Saturday, January 19, 2008

I've (almost) decided what I mean by completeness. The basic statement is this:

"If a system is Godel-incomplete, it's as complete as it can be."

So if a system is rich enough to run into Godel's Incompleteness Theorem, it's good enough (Apologies for the lack of two dots above the 'o' in the name, by the way.).

This is probably not exactly true. Godel's Theorem can apply to different systems with somewhat varying levels of expressiveness, so long as whole numbers are representable. But it's at least a fair goal.

Here are some more precise thoughts that followed from the idea.

Because I'm focusing on learning/induction, statements are essentially probabilistic rather than definitely true or false. Bayesian networks, Markov networks, factor graphs, and other such things (which generally fall under the heading "graphical models") constitute a well-researched, popular, and practical field of machine learning. These probabilistic models can be thought of as the boolean algebra of probability theory (aka the propositional logic of probability). For those without a logic background, this means (very approximately) that we can make statements relating the truth of one idea to the truth of another, and can deduce more relationships that follow from these, but cannot reason about the internal structure of ideas.

The next step up is called 1st-order predicate calculus. Predicate calculus allows us to make statements about entities, rather than merely making statements. Statements about entities have some internal structure, because we can refer to different entities. We can also refer to all entities at once (stating universal properties).

If propositional calculus correspond to the graphical models, what is the probabilistic counterpart to predicate calculus? The answer is Probabilistic Relational Models. (They can talk about the relationships of entities to eachother!) These seem very much like a good thing, something I'd like to get my hands on and mess with.

But there's a bit of a catch. The "1st order" part of "1st order predicate calculus" means that the things we can talk about are divided into two categories: basic entities, and predicates. We can make statements about entities using predicates, but we are not allowed to make statements about predicates themselves; we can only use them.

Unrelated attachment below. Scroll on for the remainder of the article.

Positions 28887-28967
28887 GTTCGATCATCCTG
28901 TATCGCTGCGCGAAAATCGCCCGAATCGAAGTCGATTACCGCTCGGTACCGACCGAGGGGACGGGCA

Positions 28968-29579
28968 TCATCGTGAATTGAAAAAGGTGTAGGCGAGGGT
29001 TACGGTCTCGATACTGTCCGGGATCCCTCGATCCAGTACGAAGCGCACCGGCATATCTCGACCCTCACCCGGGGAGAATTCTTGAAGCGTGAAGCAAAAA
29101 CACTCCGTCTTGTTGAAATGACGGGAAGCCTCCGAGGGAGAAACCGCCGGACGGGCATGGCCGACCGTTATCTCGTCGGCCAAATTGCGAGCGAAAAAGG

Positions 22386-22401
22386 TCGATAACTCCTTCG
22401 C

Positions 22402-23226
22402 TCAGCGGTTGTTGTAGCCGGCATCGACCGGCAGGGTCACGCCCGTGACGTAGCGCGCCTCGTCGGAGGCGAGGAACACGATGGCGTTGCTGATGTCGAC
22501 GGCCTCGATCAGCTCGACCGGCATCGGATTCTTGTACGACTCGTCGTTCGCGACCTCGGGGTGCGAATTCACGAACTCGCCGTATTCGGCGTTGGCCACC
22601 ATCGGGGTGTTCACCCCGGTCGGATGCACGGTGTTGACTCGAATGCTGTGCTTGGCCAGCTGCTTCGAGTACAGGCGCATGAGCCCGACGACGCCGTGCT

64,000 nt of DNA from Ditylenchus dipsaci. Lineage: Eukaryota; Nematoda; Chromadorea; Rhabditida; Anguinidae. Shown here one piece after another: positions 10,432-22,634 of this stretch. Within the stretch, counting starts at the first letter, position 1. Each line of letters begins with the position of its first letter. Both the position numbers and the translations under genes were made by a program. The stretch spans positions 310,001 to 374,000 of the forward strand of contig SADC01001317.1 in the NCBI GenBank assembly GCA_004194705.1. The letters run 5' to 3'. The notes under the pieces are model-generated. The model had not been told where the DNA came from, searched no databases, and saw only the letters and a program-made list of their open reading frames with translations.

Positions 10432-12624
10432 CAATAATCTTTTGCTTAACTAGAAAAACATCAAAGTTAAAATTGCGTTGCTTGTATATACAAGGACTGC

This setup, along with the terminology "1st order", "2nd order", "3rd..." "4th..." and so on, is part of type theory. Type theory is a way of avoiding paradox. The 1st-order predicates talk about the base entities. There are 2nd-order predicates that can be used to talk about 1st-order predicates. The 3rd order talks about the 2nd. And so on. Logic was originally supposed to have all of the orders, but nowadays it's mostly restricted to a low number; 1st-order logic is highly typical, 2nd-order is occasionally used when 1st isn't enough, and on occasion 3rd is needed.

1st order logic by itself is not strong enough to be subject to Godel's theorem. The theorem was originally written concerning logic with all the orders (but also applies to other systems). Thus, extending probabilistic relational models to higher-order logic is an obvious step to fulfill my requirement for expressiveness. However, we can do even better.

Type theory has an obvious oddness to it. If we apply it to natural language, we get the following ideas:

-We have nouns.
-Nouns have properties, such as "white" and "heavy", and also relationships to other nouns, such as "under" and "attacking".
-There are special words that talk about properties and relationships; for example, a property can be a physical property or various other types, it can be a color/weight/etc; similarly for relationships.
-So on for higher types.
-However, we must separate certain things that intuitively would be the same. For example, an entity can be "important". This is a 1st-order property. But if a property is "important", this is a 2nd-order property. These two cannot be merged. We must also have a 3rd-order importance for 2nd-order properties, a 4th-order importance, and so on. The same thing happens to many other intuitive concepts: they must be split into an infinite number of concepts, one for each level.

Another problem that makes me reject type theory is that it cannot be described in its own terms. Any description of type theory must make simultaneous reference to all of the levels, which is not allowed.

Luckily, there is an alternative. Type theory can be seen as a very restricted form of set theory. 1st-order properties can be seen as sets of entities; 2nd-order properties as sets of 1st-order properties; and so on. Relations are a bit harder to translate, but can be seen as sets of ordered lists. So it's simple to drop the restrictions imposed by type theory, giving a more intuitive higher-order logic.

So can probabilistic models be made in this more general domain? I'm tempted to answer "sure". I don't know a whole lot about probabilistic relational models, and I don't know a whole lot about set theory, but (perhaps in my ignorance) I see no inherent contradiction between the two. It seems simple enough to extend the one into the other. In fact, I'd say it captures many of the ideas I've talked about in the past. (Shall we say, captures those ideas worth capturing?)

One problem remains: what prior? (My impression is that probabilistic relational models sidestep this issue by talking about working algorithms more than theoretical ideals... perhaps one reason why they are a matter of great practical interest! But I tend to think the ideal is important as well.)

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